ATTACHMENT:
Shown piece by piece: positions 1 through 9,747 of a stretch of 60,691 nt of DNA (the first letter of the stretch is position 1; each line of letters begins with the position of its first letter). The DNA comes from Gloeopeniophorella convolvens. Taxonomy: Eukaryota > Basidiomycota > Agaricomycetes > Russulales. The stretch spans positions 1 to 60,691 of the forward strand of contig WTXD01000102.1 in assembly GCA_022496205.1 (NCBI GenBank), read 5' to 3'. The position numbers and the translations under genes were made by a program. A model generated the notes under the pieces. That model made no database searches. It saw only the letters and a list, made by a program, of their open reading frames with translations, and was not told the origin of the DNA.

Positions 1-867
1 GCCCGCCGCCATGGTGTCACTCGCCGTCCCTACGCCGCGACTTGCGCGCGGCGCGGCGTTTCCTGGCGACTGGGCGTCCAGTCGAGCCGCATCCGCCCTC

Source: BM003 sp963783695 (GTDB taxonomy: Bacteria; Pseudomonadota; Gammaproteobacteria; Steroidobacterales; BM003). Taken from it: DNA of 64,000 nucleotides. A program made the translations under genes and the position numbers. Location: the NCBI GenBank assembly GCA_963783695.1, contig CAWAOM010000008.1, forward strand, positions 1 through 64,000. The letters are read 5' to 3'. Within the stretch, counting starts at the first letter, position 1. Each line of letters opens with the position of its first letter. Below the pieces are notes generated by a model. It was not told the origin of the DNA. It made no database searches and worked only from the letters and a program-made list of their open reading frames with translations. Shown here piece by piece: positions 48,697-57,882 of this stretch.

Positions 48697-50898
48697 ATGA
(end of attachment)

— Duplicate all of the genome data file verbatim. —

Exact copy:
Shown piece by piece: positions 1 through 9,747 of a stretch of 60,691 nt of DNA (the first letter of the stretch is position 1; each line of letters begins with the position of its first letter). The DNA comes from Gloeopeniophorella convolvens. Taxonomy: Eukaryota > Basidiomycota > Agaricomycetes > Russulales. The stretch spans positions 1 to 60,691 of the forward strand of contig WTXD01000102.1 in assembly GCA_022496205.1 (NCBI GenBank), read 5' to 3'. The position numbers and the translations under genes were made by a program. A model generated the notes under the pieces. That model made no database searches. It saw only the letters and a list, made by a program, of their open reading frames with translations, and was not told the origin of the DNA.

Positions 1-867
1 GCCCGCCGCCATGGTGTCACTCGCCGTCCCTACGCCGCGACTTGCGCGCGGCGCGGCGTTTCCTGGCGACTGGGCGTCCAGTCGAGCCGCATCCGCCCTC

Source: BM003 sp963783695 (GTDB taxonomy: Bacteria; Pseudomonadota; Gammaproteobacteria; Steroidobacterales; BM003). Taken from it: DNA of 64,000 nucleotides. A program made the translations under genes and the position numbers. Location: the NCBI GenBank assembly GCA_963783695.1, contig CAWAOM010000008.1, forward strand, positions 1 through 64,000. The letters are read 5' to 3'. Within the stretch, counting starts at the first letter, position 1. Each line of letters opens with the position of its first letter. Below the pieces are notes generated by a model. It was not told the origin of the DNA. It made no database searches and worked only from the letters and a program-made list of their open reading frames with translations. Shown here piece by piece: positions 48,697-57,882 of this stretch.

Positions 48697-50898
48697 ATGA